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03 July, 2010

1957—Horror’s Greatest Year

[Ed. Note:  This is a reprint of an article I wrote several years ago, as such, some references may be out of date.]

As with almost everything else under the sun, the cinema’s love affair with Horror movies runs in cycles, sometimes good, sometimes bad. Currently, I feel that we’ve been in a very “up” cycle for several years, with no real sign of a downturn yet.

There have been other “up” cycles, of course… The early thirties, Hollywood’s “Golden Age” of Horror; the early forties, the heyday of Universal’s franchise horror; the late sixties-early seventies, as two dying venues, the Drive-In and the Grindhouse converged to funnel grittingly realistic, spectacularly gory, deliciously exploitative fare directly to eager movie-goers. But in terms of a single year, one 12-month period when the Horror gods truly smiled, I don’t think there’s ever been one as good as 1957.

There are those who would argue that 1931 was the greatest year for Horror. They would have a valid argument that it was certainly the most significant, with the premiere of Browning’s DRACULA in February; the greatest Horror Film of all, James Whale’s FRANKENSTEIN, in November; and Rueben Mamoulian’s definitive version of DR. JEKYLL AND MR. HYDE, which opened on New Year’s Eve 1931.

Others might lean towards 1968, when one low-budget movie became the demarcation line to show when Modern Horror began. George Romero’s landmark NIGHT OF THE LIVING DEAD was, without a doubt, a seminal moment in the history of the Horror cinema, but it was far from the only one that year. From Kubrick’s 2001: A SPACE ODYSSEY, to Polanski’s ROSEMARY’S BABY, there’s no doubt that 1968 was a tremendously important year for Horror.

But in terms of sheer volume and enjoyability, it’s difficult to deny 1957 its place in the Horror Hall of Fame. Here’s just a partial listing of the titles that premiered that year: 20 MILLION MILES TO EARTH; THE BLACK SCORPION; THE CURSE OF FRANKENSTEIN; THE DEADLY MANTIS; I WAS A TEEN-AGE WEREWOLF; and THE MONOLITH MONSTERS. Are these great movies? No, not for the most part. But they’re fun movies; the kind of movies that kids my age grew up watching on the various Hosted Horror shows that were hallmarks of our youth.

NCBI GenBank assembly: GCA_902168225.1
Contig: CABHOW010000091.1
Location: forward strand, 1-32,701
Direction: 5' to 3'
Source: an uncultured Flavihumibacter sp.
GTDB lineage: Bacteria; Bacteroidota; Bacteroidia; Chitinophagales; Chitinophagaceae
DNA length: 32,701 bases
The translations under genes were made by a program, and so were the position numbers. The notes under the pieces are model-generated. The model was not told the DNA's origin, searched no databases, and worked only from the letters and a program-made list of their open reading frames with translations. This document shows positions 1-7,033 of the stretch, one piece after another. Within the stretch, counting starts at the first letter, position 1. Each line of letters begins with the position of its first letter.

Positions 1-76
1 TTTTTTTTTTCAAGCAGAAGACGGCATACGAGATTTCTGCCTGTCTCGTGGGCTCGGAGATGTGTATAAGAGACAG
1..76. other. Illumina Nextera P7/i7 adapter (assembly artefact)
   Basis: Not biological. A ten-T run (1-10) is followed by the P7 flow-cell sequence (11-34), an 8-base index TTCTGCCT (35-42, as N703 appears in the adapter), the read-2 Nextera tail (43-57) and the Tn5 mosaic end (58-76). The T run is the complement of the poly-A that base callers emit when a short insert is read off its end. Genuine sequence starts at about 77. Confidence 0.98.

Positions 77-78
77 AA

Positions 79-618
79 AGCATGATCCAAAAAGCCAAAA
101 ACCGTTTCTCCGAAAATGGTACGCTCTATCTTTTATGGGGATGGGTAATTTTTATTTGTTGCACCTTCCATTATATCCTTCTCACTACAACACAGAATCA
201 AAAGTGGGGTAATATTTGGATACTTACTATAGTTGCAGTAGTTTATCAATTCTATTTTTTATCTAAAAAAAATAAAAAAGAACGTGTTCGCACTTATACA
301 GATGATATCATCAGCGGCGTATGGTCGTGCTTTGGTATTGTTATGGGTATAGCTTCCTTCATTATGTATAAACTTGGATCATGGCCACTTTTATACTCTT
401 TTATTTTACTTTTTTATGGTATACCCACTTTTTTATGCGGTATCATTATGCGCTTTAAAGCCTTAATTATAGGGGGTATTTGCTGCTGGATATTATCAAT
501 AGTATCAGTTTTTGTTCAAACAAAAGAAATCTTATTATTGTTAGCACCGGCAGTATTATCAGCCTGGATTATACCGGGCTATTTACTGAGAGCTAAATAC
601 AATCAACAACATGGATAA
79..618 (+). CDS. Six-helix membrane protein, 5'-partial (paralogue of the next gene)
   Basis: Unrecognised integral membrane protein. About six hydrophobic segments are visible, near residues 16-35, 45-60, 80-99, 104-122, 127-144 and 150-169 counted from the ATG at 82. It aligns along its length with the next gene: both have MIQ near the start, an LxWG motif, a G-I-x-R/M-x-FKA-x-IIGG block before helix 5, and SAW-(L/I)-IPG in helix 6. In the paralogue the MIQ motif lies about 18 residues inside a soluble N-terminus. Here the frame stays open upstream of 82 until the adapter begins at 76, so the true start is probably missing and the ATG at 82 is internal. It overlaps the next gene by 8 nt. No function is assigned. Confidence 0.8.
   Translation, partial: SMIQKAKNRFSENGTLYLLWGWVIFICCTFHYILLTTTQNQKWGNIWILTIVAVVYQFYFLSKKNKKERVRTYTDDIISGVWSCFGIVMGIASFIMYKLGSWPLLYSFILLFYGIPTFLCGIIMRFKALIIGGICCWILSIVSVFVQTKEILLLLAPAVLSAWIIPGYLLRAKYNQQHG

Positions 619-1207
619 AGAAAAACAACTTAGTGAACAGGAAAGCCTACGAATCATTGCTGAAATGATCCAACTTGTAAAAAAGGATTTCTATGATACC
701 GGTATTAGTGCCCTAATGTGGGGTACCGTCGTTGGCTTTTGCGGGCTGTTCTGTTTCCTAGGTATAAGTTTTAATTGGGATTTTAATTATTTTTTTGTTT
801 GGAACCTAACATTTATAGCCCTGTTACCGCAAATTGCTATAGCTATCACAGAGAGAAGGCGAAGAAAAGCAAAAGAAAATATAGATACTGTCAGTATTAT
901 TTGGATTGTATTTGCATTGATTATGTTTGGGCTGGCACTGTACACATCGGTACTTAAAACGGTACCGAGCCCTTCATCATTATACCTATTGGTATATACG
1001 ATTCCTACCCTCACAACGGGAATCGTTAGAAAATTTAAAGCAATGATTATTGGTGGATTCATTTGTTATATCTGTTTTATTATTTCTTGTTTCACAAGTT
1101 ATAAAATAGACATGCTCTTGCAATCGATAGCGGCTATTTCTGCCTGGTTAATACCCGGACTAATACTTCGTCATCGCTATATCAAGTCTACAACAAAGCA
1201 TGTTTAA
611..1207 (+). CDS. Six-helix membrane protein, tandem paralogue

20 MILLION MILES TO EARTH? A Ray Harryhausen triumph of Special Effects Animation, it stands perhaps as his third best work, eclipsed only by THE BEAST FROM 20,000 FATHOMS and JASON AND THE ARGONAUTS.

THE CURSE OF FRANKENSTEIN must certainly be considered one of the most significant films of the 1950’s, as the one that began Hammer Films climb to the top, as well as serving to introduce American audiences to Christopher Lee and Peter Cushing, the greatest Horror Icons of their generation.

Though not as popular or as well received as some other Giant Bug movies, such as THEM! or TARANTULA, THE DEADLY MANTIS is in my opinion the best of them all. It has all the elements that make the Sci-Fi horrors of the 1950’s so much fun… The monster, one of the best looking creature designs of the period; decent acting; strong heroes; good plot; the “American people bonding together in times of adversity” attitude; and the generous use of stock footage. All of these factors combine to make one of the most enjoyable movies of the ‘50’s.

And of course, I WAS A TEEN-AGE WEREWOLF (along with it’s less well-known companion piece I WAS A TEEN-AGE FRANKENSTEIN…) was the movie that established American Independent Productions, the brainchild of producers Samuel Z. Arkoff and James Nicholson, as a major player in genre films of the ‘50’s, ‘60’s, and early ‘70’s. It also launched the career of Michael “Little Joe Cartwright” Landon.

All of these movies have two things in common… they are some of the most fondly remembered classics of that era, and they all premiered in 1957. Why was this year such a remarkable one for Genre films?

We were a prosperous, happy nation in 1957. We had just re-elected a popular President; we were at peace; the Baby Boom was well underway; more people than ever before owned their own homes, sent their kids to college, started their own businesses.

However, there was an undercurrent of dread all the same… fear of Atomic War, which seemed a constant presence in the American psyche of the time. The same people who had finally purchased a home of their own soon were improving on it, with a bomb shelter in the basement or backyard. Along with readin’, ‘ritin’, and ‘rithmetic, schoolchildren were also learning to “Duck and Cover…” at the first sign of a thermonuclear flash. And Iodine tablets, to prevent uptake of radioactive isotopes in the event of fallout, soon found their way into American medicine cabinets, right next to the aspirins and Bromo-Seltzer. This level of, well… not paranoia, for after all there was a real, distinct possibility of such an event… perhaps awareness might be the best way to describe it, had to be reflected in the popular culture and art of the time. Moreover, nowhere was it better represented than in the Horror & Sci-Fi films so popular at this time.

Perhaps this convergence of prosperity, contentment, and the overhanging sense of impending peril combined to create a perfect climate for these movies. Perhaps the public was just in the right mood for some simple scares. Or perhaps the pendulum of cinematic trends was just swinging back in the direction of Genre movies, after reaching a low point in the years immediately following the end of World War II.

But, as we begin to celebrate the fiftieth anniversaries of these wonderful films, we can be grateful that, for whatever the reason, 1957 remains one of the greatest years in Horror.

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